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Acad Emerg Med. 2003 Sep;10(9):938-42.

Development and validation of a new index to measure emergency department crowding.

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  • 1Department of Emergency Medicine, Newark Beth Israel Medical Center, St. Barnabas Health Care System, Newark, NJ, USA.

Abstract

OBJECTIVES:

To develop a quantitative measure of emergency department (ED) crowding and busyness.

METHODS:

A five-week study in spring 2002 in an urban teaching ED compared a new index (the Emergency Department Work Index [EDWIN]) with attending physician and nurse ratings of crowding. EDWIN is defined as summation operator n(i)t(i)/N(a)(B(T)-B(A)), where n(i) = number of patients in the ED in triage category i, t(i) = triage category, N(a) = number of attending physicians on duty, B(T) = number of treatment bays, and B(A) = number of admitted patients in the ED. The triage system used is the Emergency Severity Index (ESI), which was modified by reversing the ranking of triage categories; that is, an ESI score of 1 represented the least acute patient and 5 the sickest. EDWIN was calculated every two hours in a convenience sample of 60 eight-hour shifts. With each measurement, the charge attending physician and nurse estimated how busy/crowded the ED was, using a Likert scale. Nurse and physician assessments were averaged and compared with EDWIN scores. Data were analyzed with SPSS 10.0 (SPSS Inc., Chicago, IL).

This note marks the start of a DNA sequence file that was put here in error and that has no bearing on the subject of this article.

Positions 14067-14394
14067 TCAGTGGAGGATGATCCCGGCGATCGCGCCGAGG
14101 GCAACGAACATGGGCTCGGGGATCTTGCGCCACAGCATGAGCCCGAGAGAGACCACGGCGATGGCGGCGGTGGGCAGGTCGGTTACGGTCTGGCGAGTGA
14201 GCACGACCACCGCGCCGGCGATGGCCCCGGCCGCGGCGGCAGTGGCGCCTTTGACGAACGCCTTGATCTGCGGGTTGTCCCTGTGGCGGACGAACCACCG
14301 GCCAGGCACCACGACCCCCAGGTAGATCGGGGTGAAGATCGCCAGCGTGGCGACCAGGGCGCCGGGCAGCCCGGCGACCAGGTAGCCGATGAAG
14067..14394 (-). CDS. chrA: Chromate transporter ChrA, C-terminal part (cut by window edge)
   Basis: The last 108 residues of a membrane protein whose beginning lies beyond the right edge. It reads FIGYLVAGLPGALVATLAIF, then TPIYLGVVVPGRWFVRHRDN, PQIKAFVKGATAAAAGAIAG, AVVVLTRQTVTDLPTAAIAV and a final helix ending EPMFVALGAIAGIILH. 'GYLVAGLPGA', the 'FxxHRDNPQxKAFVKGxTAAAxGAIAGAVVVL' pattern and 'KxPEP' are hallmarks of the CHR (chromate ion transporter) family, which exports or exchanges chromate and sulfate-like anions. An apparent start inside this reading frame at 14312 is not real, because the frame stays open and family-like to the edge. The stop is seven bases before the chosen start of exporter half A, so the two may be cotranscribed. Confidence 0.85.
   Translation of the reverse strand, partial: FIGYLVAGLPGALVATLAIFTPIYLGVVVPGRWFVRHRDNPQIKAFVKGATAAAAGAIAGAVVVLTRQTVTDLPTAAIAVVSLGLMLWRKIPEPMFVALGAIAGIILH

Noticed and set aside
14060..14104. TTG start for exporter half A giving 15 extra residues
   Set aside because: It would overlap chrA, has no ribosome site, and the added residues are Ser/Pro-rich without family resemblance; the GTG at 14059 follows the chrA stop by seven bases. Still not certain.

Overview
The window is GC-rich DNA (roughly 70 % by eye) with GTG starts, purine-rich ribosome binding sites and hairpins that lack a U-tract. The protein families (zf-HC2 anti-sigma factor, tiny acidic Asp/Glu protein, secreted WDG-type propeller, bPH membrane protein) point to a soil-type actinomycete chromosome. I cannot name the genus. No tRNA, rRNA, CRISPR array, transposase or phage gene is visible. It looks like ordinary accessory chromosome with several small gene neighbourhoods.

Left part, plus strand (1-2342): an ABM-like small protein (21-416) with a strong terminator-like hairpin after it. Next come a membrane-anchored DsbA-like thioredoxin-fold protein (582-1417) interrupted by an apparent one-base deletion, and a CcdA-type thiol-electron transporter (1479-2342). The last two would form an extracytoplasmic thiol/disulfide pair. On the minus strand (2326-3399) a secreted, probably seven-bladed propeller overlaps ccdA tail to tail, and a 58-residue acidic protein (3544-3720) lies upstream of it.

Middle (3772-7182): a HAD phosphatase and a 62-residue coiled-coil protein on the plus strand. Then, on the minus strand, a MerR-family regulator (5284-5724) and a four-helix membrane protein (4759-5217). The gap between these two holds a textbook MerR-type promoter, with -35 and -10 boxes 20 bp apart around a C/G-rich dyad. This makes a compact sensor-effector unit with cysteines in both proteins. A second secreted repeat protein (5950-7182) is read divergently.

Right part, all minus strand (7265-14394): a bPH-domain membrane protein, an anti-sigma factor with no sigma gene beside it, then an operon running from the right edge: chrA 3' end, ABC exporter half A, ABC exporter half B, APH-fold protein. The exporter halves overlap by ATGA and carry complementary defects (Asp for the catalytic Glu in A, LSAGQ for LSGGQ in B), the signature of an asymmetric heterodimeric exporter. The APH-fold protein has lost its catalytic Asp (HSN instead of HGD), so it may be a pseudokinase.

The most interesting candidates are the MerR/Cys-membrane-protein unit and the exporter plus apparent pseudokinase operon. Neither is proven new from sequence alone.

RESULTS:

A total of 2,647 patients aged 18 years and older were assessed at 225 time points over 35 consecutive days. Nurses and physicians showed good interrater agreement of crowding assessment (weighted kappa 0.61, 95% confidence interval = 0.53 to 0.69). Median EDWIN scores and interquartile ranges (IQRs) when the ED was rated as not busy, average, and very busy were 1.07 (IQR = 0.80 to 1.55), 1.55 (IQR = 1.16 to 1.93), and 1.83 (IQR = 1.42 to 2.45) (p < 0.001). The ED was on diversion for 17 time blocks (6.5% of all blocks), with a median EDWIN of 2.77 (IQR = 1.83 to 3.63), compared with an EDWIN of 1.45 (IQR = 1.05 to 2.00) when not on diversion (p < 0.001). EDWIN scores correlated weakly with various process-of-care measures chosen as secondary end points.

CONCLUSIONS:

EDWIN correlated well with staff assessment of ED crowding and diversion. The index can be programmed into tracking software for use as a "dashboard" to alert staff when the ED is approaching crisis. If validated across other sites, EDWIN may provide a tool to compare crowding levels among different EDs.

PMID:
12957975
[PubMed - indexed for MEDLINE]
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